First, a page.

HomeCoinsAvalanche (AVAX)Avalanche Bridge: Secure Cross-Chain Asset Transfers Using Intel SGX | by Conor...

Avalanche Bridge: Secure Cross-Chain Asset Transfers Using Intel SGX | by Conor Leary | Avalanche | Aug, 2021

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The Intel SGX application consists of a trusted codebase that runs within an enclave, and an untrusted codebase that runs outside. The untrusted code is responsible for initializing and starting the enclave as well as running the remote attestation server. Remote attestation is the process by which a third party can attest to a remote entity that it is trusted, and establish an authenticated communication channel with that entity. As part of attestation, the enclave proves its identity, that the source code hasn’t been tampered with, that it’s running on a genuine SGX enabled platform, and that it has the latest security updates. Within the Bridge Architecture, each warden will perform attestation upon startup and post the report to a public JSON file.

The enclave communicates directly with the wardens to learn about on-chain events and send signed transactions. Signed transactions include the creation of smart contracts on the Avalanche C-Chain for wrapped ERC20s, minting assets on Avalanche, and releasing assets on the Ethereum EVM to designated addresses.

All private keys for the addresses used by the enclave on both Ethereum and the Avalanche C-Chain are derived from a single master secret generated on the initial startup within the enclave. At no point does the Bridge operator have access to this secret. Within the enclave, the secret is split into shares using Shamir secret sharing and distributed to a collection of 4 wardens. The sharing process starts with the enclave using TLS to verify the identity of each warden. Each time the enclave starts up or the wardens receive a request for their shares, each warden performs remote attestation with the enclave to verify its status and establish a shared session key. The enclave uses this shared key (unique to each warden) to individually encrypt each share before sending them to the wardens.

On restart, the enclave requests the shares from the wardens over a TLS connection, requiring 3 of 4 to recompute the master secret. After attestation, the warden encrypts and returns its secret share using the shared session key generated during remote attestation. The Bridge reconstructs the master secret from a threshold of secret shares and uses the master secret to rederive the private keys for an Ethereum address (used to hold funds) and Avalanche address (used to deploy the smart contracts and mint new assets).

The Warden instances consist of three main components, a Golang server used to index ETH and Avalanche transactions and communicate with the Bridge, an AvalancheGo node, and an Ethereum Geth node. The Wardens’ responsibilities are broken down below:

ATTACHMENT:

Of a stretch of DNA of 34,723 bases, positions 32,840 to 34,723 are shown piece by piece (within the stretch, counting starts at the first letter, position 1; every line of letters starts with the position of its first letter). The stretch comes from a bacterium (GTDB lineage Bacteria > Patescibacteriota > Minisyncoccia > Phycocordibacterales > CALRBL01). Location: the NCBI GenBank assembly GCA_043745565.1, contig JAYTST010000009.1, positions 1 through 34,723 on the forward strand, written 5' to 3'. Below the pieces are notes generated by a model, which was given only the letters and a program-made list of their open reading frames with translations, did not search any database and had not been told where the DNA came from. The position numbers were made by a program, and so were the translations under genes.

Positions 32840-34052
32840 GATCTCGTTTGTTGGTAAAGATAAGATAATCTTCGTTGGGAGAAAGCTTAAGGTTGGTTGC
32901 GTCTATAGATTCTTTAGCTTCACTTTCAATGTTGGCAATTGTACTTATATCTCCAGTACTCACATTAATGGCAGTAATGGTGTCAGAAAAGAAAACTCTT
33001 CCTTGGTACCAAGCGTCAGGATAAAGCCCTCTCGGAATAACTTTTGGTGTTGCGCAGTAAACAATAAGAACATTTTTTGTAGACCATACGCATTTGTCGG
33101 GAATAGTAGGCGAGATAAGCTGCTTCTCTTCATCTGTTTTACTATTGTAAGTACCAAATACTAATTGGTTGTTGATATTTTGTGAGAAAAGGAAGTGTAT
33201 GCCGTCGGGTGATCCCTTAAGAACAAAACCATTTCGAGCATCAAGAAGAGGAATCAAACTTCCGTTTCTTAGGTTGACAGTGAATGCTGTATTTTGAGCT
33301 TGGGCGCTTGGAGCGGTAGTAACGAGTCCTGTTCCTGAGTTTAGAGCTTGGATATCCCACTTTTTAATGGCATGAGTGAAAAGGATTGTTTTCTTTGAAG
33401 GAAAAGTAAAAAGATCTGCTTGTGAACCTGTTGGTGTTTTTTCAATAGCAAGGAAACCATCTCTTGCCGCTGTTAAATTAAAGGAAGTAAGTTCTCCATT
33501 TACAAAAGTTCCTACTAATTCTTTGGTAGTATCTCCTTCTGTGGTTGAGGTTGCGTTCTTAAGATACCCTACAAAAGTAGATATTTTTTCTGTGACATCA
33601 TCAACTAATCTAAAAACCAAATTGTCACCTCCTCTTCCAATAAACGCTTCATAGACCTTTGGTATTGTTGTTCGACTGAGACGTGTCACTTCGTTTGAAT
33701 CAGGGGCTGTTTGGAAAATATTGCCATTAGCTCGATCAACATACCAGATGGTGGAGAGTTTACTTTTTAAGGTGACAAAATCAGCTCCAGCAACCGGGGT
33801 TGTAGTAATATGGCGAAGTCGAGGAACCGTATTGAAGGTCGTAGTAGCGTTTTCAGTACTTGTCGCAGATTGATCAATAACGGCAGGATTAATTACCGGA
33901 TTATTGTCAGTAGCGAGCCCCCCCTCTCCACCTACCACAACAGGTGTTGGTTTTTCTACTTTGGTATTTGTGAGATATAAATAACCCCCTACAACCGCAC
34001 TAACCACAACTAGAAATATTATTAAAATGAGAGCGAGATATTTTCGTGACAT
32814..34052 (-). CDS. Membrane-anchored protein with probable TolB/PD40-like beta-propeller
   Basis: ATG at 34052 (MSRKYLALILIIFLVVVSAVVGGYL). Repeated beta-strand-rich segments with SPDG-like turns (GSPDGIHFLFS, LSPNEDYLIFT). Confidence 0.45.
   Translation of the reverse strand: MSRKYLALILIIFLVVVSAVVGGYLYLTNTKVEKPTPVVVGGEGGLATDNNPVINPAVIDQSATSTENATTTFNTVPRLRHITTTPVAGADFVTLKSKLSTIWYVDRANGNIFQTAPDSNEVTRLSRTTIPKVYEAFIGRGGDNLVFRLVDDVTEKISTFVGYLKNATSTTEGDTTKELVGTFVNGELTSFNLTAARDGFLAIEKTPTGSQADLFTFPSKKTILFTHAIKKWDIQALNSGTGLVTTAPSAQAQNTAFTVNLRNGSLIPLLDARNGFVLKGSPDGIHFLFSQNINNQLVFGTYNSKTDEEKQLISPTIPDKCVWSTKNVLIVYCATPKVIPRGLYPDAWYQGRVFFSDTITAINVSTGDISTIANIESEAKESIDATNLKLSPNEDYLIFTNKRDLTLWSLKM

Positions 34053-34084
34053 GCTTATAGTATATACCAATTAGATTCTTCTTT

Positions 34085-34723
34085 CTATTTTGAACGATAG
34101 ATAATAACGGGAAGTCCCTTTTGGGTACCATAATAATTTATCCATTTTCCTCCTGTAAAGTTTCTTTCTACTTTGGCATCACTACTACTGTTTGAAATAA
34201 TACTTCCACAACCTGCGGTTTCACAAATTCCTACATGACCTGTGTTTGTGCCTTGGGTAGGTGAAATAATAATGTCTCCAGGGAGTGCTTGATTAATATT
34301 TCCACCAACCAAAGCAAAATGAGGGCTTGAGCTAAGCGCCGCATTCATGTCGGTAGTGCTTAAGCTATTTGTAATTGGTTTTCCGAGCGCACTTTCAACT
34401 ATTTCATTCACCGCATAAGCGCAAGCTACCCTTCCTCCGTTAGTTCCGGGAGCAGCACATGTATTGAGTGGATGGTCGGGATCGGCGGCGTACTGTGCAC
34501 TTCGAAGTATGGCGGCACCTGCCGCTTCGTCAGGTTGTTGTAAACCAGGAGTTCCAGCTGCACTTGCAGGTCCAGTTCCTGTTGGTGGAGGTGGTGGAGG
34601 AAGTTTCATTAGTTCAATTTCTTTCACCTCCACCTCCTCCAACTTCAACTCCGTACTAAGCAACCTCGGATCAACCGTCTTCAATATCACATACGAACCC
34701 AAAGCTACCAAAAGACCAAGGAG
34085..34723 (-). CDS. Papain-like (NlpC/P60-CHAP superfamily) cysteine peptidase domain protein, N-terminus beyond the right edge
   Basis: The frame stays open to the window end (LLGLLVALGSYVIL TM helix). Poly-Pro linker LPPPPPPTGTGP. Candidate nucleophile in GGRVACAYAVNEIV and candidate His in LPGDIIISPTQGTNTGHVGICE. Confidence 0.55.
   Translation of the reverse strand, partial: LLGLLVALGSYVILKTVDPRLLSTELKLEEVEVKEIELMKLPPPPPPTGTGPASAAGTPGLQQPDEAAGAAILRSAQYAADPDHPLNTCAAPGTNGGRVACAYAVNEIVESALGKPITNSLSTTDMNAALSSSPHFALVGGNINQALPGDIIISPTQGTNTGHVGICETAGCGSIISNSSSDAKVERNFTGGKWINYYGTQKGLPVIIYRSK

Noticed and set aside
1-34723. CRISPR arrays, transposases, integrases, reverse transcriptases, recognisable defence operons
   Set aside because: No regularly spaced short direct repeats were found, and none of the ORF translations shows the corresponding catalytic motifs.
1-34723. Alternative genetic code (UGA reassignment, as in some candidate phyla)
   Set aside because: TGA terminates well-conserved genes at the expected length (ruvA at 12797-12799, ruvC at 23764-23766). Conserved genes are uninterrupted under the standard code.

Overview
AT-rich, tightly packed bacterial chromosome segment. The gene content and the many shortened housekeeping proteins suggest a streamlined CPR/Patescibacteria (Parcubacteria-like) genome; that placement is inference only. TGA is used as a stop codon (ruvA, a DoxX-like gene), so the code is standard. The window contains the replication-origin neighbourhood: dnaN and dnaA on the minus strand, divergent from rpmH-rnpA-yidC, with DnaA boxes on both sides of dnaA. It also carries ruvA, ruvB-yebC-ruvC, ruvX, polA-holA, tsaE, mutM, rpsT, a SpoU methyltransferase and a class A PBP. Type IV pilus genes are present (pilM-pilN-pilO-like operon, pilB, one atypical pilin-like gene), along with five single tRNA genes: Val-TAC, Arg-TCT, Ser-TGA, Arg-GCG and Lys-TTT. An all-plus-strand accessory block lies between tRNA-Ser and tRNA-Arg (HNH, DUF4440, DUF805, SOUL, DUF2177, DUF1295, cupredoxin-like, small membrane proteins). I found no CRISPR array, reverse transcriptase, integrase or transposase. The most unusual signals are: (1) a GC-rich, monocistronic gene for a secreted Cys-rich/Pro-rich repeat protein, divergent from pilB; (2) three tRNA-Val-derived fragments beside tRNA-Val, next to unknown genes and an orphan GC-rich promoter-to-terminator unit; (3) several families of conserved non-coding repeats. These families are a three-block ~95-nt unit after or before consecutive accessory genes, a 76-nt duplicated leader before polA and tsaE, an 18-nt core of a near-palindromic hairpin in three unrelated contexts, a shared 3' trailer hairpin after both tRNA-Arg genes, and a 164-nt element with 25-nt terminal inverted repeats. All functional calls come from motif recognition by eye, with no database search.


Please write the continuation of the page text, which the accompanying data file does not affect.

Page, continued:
1. Storing secret shares: Each warden gets a single secret share from the enclave when the enclave first initializes. A set threshold of these shares is sufficient to regenerate the enclave’s “master secret”. If the enclave ever restarts, it will query the Wardens to get their secret shares and recompute its master secret value. All keys used by the enclave are deterministically derived from the master secret.

As announced previously, the AEB relayers will sunset their bridge during the week of August 9th in favor of the new Avalanche Bridge. The sunset process will consist of the AEB bridge being shut down. Asset transfers across the AEB bridge will be disabled permanently. Once the Bridge has been shut down and any pending transactions finalized, the AEB relayers will come together to transfer all ERC20s on the Ethereum side to the Avalanche Bridge Wallet. The Avalanche Bridge has been configured to ignore transfers coming from the AEB contract addresses so no funds will be minted in response. Once the transfer has finished, a new enclave build will be pushed enabling swaps on the Bridge token contracts. At this point, the Bridge frontend will enable token swaps and a set of token conversion tutorials will be released.

The Avalanche Bridge makes use of Intel SGX to create a quick, secure, and low cost bridge between the Avalanche and Ethereum Networks. It consists of a secure SGX enclave and a collection of trusted partners running warden nodes. The design enables the Bridge to reduce the on-chain requirements to a single action (smart contract call or ERC20 transfer) without sacrificing security. As a result, the Avalanche Bridge provides one of the cheapest, fastest and easiest to use cross-chain transfer processes available today.

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